Jones was the first woman in the Southern Hemisphere to ride four winners in a day. She was the first woman to compete in the Auckland, Sydney, and Wellington Cups. She was the first woman in Australasia, Europe, and North America to ride a Derby winner, piloting Holy Toledo to victory in the 1979 Wellington Derby. And she was the first woman to ride a winner against professional male jockeys at a registered race meeting in Australia. The latter came when she rode Pay The Purple to victory in Brisbane in May 1979.
Linda Jones’s success opened the floodgates for women riders in New Zealand, and the milestones began to accumulate.
New Zealander Dianne Moseley became the first female jockey to win a G1 race in Australia, riding Double You Em to victory in the Fourex Cup at Doomben in July 1982. Maree Lyndon became the first female to win a major cup race when she rode Lord Reims over the line in the Adelaide Cup of 1987. That same year, Lyndon was the first female rider to ever compete in a Melbourne Cup.
Over the years, names like Debbie Healey, Linda Ballatyne, Lee Rutherford, and Cathy Tremayne (who once rode six winners on the card) were all prominent, but it wasn’t until the 2004/05 racing season that a female rider sat at the top of the national jockey’s premiership ladder for the most wins in a season. It was achieved by the controversial Lisa Cropp (who has been embroiled in positive drug charges), and Cropp went on to win the premiership on three consecutive occasions from 2005 after a successful international stint in Australia and Macau.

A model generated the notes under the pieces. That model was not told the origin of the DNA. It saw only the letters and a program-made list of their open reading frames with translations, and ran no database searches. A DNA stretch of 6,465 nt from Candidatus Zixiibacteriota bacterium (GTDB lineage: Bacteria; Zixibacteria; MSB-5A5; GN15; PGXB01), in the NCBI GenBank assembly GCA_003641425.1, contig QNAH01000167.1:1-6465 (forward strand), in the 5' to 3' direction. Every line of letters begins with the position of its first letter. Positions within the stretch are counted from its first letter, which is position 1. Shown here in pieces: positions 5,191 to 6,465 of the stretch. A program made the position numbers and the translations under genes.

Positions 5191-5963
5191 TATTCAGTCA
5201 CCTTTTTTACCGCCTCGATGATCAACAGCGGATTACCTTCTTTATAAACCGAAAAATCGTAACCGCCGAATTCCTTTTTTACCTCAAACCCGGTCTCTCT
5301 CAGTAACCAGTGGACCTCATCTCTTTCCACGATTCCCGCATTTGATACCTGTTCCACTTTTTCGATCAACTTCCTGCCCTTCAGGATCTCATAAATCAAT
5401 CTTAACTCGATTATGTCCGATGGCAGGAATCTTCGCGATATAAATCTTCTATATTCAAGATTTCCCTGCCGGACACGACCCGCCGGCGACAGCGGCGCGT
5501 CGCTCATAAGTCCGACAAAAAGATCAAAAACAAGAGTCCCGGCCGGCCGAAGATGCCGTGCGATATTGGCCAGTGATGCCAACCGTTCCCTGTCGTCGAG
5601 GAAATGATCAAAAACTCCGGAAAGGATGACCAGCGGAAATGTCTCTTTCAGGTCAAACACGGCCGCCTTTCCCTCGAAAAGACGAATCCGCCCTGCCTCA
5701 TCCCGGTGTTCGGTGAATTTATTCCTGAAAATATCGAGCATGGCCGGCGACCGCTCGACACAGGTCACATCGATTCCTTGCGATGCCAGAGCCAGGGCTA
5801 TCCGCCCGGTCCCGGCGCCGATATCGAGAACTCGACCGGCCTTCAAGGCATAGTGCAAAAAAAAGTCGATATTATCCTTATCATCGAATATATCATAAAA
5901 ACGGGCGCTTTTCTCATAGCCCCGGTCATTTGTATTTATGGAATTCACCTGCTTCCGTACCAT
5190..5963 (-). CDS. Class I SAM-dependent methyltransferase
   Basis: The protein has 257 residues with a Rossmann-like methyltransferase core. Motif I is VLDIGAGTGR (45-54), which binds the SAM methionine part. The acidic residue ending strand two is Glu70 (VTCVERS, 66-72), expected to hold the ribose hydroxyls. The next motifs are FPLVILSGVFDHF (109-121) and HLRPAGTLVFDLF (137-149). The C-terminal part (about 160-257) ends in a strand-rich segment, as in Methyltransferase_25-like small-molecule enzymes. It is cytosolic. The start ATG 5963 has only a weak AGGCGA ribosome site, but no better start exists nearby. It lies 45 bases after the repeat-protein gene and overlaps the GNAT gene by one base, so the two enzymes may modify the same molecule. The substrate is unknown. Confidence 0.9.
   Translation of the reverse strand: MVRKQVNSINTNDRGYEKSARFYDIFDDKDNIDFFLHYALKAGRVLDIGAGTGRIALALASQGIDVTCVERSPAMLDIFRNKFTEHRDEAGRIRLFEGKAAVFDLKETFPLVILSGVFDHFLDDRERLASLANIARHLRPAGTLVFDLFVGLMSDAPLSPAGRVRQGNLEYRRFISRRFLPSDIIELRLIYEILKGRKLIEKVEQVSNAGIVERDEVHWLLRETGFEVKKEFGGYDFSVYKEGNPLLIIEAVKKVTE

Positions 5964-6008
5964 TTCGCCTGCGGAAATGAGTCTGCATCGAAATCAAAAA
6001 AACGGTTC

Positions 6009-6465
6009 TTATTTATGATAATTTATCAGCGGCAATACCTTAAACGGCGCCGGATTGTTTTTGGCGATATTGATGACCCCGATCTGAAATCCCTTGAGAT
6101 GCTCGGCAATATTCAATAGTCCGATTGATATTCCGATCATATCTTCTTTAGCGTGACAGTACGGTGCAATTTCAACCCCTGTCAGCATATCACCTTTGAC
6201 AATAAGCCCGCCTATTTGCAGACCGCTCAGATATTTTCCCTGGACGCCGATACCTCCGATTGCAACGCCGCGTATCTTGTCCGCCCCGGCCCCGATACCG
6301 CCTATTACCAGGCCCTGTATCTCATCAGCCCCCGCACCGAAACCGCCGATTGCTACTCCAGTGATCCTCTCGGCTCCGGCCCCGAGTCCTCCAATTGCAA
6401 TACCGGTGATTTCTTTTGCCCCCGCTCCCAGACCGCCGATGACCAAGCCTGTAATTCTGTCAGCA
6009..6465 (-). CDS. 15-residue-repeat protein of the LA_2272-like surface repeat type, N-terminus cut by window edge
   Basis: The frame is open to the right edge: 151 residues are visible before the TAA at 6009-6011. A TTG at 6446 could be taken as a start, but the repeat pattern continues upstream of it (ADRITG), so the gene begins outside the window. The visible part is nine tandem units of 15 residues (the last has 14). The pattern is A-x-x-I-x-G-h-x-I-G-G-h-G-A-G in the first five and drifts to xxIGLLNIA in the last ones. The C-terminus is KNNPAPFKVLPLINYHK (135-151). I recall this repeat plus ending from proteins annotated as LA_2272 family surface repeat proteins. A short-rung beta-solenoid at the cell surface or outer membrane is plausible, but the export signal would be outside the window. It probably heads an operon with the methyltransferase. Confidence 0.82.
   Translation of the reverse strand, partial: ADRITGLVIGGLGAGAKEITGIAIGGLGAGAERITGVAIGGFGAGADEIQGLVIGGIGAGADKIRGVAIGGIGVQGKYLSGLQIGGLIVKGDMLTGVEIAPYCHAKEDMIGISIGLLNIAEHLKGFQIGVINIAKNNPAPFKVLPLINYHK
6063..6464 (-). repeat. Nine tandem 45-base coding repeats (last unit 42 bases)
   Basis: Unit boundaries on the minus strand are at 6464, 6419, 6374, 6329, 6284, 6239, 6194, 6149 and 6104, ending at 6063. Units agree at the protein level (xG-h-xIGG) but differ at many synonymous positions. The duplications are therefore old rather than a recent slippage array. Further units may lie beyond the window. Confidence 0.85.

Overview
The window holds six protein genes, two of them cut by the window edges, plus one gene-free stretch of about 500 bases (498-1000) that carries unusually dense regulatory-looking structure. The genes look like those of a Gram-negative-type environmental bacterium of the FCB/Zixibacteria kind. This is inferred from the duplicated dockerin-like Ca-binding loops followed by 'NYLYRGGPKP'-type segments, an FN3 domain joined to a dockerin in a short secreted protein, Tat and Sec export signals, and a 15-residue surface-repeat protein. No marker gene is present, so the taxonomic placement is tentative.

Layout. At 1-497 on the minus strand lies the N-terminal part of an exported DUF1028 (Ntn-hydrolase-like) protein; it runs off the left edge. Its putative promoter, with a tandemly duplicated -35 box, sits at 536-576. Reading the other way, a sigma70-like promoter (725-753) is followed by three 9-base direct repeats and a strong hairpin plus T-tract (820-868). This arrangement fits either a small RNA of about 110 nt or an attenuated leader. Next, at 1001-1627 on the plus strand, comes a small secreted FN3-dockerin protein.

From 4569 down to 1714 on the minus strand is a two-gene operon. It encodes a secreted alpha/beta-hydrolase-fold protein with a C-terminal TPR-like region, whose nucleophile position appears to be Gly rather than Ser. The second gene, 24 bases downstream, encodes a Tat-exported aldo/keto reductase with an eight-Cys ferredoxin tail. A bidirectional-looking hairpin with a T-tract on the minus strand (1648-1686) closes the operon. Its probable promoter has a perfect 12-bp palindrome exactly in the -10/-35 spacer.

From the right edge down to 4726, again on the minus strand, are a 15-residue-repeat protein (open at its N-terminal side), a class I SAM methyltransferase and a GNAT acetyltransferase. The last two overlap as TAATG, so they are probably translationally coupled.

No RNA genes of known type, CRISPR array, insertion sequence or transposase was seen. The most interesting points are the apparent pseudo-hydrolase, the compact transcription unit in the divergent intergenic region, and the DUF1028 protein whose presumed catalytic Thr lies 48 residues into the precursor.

In 2012, Lisa Allpress became the second female in New Zealand to win the premiership before broadening her career with an ongoing assignment in Singapore, where she is currently among the top 10 riders in that jurisdiction. Danielle Johnson believes that the example set by riders like Allpress helps drive her to succeed in what is still a mainly male industry.
“I look at what the other girls like Lisa have achieved, and are continuing to achieve, and it motivates me to keep working hard,” Johnson said. “While the male riders, and people like my dad, have been good at offering advice, the opportunity to sit and talk with people like Lisa, [fellow female rider] Sam Spratt, and the other senior girls who have so much experience, has been of massive benefit to me.”
The environment of equality in which Johnson operates within the New Zealand racing scene has become a major attraction for a number of emerging female riders from international jurisdictions, from places where the opportunities to ride racing Thoroughbreds are not as great. The Swedish-born Ulrika Holmquist made her way to New Zealand two years ago after securing a track-riding position with the powerful Murray Baker stable in Cambridge. Holmquist had graduated from the British Racing School in Newmarket, and the move halfway around the world was part of fulfilling a childhood ambition to become a jockey.